to release glucose, stored in the liver as glycogen, into the bloodstream.
Diabetes, an imbalance of blood sugar levels, is the major disorder of the pancreas.
Diabetes occurs when the pancreas does not produce enough insulin (Type 1) or the
body is resistant to the insulin in the blood (Type 2). Without enough insulin to keep
glucose moving through the metabolic process, the blood glucose level rises too
In Type 1 diabetes, a patient must take insulin shots. In Type 2 diabetes, a patient
may not necessarily need insulin and can sometimes control blood sugar levels with
exercise, diet and other medications.
A condition called hyperinsulinism (HI) is caused by too much insulin and leads to
hypoglycemia (low blood sugar). The inherited form, called congenital HI, causes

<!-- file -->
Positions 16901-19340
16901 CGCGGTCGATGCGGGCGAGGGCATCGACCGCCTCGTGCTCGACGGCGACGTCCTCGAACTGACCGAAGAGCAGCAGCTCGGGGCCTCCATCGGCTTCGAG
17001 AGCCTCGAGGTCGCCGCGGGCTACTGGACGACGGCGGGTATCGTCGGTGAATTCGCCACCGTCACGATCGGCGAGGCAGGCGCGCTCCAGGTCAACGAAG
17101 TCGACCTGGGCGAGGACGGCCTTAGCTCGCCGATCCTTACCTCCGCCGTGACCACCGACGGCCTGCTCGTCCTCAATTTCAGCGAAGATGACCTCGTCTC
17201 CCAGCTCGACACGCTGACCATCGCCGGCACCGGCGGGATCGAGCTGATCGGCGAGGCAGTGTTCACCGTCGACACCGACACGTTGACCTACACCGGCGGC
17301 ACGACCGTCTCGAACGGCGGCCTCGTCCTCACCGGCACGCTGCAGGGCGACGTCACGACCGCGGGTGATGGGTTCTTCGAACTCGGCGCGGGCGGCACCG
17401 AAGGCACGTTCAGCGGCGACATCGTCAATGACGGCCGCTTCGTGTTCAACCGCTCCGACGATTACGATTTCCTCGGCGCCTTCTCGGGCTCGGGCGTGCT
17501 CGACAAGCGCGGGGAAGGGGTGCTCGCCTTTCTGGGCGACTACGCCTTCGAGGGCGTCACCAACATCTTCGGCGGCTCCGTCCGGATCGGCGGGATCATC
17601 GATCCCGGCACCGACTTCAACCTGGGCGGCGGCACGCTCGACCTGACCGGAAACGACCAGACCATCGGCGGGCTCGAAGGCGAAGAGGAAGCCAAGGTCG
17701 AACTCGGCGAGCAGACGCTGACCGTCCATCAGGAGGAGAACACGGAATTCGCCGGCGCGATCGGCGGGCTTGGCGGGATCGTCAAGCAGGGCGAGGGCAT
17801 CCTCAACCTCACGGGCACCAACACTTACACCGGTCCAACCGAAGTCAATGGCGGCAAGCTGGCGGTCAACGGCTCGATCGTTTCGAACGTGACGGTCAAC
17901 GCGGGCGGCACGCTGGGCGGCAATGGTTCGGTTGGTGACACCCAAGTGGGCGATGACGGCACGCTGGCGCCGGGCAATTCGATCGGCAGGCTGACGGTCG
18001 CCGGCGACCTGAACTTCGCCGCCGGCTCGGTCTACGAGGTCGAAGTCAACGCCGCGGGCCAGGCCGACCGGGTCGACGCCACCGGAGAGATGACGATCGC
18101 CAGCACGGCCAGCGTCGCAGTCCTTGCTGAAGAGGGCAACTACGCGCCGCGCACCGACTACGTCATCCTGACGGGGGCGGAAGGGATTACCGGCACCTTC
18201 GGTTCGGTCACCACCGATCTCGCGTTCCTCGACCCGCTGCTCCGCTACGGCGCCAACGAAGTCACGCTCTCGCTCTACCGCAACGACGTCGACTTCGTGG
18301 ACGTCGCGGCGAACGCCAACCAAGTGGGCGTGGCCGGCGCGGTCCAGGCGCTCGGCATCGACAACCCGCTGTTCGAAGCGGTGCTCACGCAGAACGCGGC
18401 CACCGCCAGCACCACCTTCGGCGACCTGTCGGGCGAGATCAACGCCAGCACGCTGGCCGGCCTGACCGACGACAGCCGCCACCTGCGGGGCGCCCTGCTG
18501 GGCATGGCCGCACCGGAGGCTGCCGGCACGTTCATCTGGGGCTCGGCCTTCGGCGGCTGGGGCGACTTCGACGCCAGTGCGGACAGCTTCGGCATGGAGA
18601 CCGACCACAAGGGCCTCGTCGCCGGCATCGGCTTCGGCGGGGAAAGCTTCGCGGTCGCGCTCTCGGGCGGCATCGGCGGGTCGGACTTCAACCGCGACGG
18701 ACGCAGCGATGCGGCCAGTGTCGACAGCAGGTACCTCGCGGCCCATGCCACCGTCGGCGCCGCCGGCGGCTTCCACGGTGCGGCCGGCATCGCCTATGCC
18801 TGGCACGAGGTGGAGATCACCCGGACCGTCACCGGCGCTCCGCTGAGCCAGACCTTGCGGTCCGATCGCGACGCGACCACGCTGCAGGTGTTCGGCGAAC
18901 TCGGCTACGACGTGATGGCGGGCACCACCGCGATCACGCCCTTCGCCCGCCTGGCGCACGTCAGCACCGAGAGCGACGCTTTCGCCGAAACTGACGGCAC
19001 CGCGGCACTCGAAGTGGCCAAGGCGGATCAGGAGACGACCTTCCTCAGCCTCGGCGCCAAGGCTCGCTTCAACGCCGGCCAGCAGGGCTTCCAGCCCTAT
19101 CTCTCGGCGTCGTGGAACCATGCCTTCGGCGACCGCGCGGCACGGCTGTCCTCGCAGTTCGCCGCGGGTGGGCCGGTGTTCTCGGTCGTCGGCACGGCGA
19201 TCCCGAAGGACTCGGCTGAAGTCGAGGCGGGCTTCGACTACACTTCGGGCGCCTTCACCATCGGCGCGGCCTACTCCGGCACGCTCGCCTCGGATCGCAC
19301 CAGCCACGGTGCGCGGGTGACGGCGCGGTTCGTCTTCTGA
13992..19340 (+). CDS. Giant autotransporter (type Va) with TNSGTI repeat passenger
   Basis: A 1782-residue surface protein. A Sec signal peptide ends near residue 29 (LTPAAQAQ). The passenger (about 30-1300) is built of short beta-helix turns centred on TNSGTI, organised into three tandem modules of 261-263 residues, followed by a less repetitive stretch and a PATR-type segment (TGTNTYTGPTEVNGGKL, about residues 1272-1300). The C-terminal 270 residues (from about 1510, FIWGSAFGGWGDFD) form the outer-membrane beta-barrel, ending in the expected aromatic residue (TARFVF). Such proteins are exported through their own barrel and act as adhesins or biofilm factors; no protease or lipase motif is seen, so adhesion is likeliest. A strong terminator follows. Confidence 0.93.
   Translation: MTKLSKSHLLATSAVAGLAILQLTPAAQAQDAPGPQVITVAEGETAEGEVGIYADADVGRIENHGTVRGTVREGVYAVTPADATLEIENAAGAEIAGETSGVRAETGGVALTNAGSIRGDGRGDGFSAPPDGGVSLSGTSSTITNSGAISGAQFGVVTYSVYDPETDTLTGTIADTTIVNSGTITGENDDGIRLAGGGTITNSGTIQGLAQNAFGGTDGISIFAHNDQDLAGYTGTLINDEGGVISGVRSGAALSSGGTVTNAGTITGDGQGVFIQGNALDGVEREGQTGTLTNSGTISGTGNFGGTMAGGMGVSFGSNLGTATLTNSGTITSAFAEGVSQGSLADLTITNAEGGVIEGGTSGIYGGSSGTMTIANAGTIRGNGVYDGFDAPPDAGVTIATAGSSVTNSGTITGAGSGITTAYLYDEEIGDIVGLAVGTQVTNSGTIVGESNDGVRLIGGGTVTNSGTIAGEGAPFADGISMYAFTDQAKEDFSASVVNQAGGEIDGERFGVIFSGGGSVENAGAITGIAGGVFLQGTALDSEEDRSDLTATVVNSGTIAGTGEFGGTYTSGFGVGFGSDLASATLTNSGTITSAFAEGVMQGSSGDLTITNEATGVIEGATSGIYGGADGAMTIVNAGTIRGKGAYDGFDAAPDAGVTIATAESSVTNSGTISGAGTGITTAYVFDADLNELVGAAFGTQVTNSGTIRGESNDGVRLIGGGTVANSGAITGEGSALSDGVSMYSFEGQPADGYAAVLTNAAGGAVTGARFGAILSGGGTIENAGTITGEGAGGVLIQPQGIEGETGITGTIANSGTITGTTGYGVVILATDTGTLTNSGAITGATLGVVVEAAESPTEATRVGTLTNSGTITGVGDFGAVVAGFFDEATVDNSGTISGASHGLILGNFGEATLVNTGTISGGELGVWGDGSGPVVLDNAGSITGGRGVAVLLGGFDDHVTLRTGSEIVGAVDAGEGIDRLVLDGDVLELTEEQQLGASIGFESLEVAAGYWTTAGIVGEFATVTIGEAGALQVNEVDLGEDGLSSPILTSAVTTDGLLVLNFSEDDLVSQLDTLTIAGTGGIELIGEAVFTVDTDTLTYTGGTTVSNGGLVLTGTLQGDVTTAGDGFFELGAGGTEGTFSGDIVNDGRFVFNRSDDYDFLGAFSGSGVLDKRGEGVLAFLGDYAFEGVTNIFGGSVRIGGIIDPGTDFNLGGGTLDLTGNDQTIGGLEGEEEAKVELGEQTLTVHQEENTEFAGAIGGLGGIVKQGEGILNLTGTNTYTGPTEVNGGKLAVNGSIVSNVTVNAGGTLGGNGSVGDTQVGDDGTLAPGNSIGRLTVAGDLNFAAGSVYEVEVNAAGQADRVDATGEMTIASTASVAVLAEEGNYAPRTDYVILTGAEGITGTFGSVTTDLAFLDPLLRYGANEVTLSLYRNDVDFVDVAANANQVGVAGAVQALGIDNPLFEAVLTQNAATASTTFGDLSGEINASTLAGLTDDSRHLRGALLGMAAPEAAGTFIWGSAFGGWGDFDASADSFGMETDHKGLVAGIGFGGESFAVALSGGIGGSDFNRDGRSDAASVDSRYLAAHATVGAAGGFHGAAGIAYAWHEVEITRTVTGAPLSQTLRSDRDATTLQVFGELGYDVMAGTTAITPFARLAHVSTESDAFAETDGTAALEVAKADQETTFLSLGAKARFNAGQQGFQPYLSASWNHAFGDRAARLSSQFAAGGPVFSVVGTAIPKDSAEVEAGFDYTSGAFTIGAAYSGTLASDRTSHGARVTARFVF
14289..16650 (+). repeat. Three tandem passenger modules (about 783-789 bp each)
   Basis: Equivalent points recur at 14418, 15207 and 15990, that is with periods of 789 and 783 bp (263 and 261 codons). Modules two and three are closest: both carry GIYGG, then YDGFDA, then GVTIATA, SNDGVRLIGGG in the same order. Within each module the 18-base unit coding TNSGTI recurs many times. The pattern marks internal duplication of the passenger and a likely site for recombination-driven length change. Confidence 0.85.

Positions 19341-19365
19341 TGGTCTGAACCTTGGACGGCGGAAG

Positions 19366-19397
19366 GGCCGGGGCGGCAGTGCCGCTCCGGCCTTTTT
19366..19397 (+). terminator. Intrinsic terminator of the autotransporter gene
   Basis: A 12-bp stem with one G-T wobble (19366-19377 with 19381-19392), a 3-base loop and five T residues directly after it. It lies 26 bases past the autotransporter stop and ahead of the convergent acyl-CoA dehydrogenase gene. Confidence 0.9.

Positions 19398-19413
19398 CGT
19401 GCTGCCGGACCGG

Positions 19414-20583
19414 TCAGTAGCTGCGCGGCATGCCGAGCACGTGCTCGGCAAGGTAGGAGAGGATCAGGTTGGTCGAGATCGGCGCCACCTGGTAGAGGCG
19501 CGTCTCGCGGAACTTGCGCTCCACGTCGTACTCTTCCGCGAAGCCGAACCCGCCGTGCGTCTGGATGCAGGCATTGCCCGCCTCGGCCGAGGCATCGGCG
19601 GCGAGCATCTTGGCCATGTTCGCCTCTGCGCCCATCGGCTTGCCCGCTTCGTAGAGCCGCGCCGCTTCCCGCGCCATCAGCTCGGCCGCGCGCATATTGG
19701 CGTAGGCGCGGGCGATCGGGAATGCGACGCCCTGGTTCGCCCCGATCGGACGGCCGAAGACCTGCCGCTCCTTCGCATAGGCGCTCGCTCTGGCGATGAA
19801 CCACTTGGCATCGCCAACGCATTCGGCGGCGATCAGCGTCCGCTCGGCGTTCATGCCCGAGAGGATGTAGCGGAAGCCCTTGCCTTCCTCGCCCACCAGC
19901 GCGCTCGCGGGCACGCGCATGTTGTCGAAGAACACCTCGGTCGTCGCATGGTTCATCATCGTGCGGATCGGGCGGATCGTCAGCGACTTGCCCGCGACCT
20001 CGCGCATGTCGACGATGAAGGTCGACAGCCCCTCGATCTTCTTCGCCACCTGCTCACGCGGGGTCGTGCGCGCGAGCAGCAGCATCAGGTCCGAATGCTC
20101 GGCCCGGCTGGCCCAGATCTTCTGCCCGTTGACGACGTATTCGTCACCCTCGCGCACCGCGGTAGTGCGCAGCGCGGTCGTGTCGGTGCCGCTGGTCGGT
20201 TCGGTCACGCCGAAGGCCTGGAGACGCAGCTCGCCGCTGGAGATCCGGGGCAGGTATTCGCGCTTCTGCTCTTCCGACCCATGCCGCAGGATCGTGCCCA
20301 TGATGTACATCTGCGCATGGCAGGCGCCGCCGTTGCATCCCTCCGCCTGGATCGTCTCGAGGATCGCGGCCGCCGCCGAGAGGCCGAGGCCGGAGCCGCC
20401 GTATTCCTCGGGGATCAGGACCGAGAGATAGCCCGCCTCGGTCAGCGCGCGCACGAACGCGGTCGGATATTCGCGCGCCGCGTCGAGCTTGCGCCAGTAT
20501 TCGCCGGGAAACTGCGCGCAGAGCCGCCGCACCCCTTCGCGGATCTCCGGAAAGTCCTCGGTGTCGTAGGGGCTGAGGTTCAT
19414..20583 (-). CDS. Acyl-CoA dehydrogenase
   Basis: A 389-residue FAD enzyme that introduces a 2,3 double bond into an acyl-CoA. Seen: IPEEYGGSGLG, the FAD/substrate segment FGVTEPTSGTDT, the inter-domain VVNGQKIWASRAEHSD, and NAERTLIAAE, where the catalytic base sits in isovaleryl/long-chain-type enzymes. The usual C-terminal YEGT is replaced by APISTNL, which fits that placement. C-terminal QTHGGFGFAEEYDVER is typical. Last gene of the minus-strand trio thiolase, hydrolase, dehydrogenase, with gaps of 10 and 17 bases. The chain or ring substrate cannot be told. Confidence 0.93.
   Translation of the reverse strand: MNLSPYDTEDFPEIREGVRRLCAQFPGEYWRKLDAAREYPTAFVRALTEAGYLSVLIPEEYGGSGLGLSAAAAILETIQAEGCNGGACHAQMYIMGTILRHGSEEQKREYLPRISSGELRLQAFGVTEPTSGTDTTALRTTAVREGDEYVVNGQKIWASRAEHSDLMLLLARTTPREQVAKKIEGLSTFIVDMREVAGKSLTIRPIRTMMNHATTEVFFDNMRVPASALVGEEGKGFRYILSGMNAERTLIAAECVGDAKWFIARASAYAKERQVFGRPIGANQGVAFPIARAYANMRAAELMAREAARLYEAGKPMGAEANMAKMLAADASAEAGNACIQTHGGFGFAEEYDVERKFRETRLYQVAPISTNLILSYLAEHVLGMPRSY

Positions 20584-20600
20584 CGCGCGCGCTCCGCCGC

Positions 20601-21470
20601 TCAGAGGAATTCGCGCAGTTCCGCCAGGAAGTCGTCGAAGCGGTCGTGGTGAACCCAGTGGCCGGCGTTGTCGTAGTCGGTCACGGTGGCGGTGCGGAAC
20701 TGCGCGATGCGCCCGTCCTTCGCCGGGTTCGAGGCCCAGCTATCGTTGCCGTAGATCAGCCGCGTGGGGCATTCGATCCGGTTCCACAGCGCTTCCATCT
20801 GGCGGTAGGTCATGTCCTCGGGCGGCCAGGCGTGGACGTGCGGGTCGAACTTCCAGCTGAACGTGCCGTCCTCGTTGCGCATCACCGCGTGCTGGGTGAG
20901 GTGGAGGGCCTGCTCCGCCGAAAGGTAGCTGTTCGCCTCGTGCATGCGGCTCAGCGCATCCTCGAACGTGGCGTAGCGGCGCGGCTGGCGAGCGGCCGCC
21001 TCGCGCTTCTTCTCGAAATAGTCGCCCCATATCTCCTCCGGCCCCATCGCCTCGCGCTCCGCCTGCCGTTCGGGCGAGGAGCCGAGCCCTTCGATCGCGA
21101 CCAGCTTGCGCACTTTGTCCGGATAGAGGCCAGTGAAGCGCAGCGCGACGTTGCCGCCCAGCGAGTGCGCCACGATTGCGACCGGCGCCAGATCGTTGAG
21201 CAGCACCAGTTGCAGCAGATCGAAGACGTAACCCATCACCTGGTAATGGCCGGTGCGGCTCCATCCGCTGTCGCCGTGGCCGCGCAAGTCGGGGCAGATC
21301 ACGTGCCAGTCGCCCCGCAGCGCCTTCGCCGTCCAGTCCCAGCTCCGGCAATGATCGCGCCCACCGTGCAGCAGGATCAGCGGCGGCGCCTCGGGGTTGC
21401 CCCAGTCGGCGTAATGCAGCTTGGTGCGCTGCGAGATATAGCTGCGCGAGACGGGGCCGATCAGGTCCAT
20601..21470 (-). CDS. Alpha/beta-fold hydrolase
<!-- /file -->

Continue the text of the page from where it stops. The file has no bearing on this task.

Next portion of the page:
severe hypoglycemia in infancy. Sometimes it can be treated with medication but
often requires surgical removal of part or all of the pancreas. An insulin-secreting
tumor of the pancreas, or insulinoma, is a less common cause of hypoglycemia.
Symptoms of low blood sugar include anxiety, sweating, increased heart rate,
weakness, hunger, and light-headedness. Low blood sugar stimulates release of
epinephrine, glucagon and growth hormone, which help to return the blood sugar to
This document is provided as a service to the public by TMT (Taylor
MicroTechnology, Inc.). TM T does not provide medical advice to you. TMT does
inform you of publicly available medical information. However, please realize that
the possible diagnoses provided may not include the cause of your own pain, and
that a reliable diagnosis can only be obtained by contacting your own health care
provider. For details of the Content Disclaimer and Legal Disclaimers regarding
materials provided by TMT, see www.masterdocs.com/disclaimer.htm.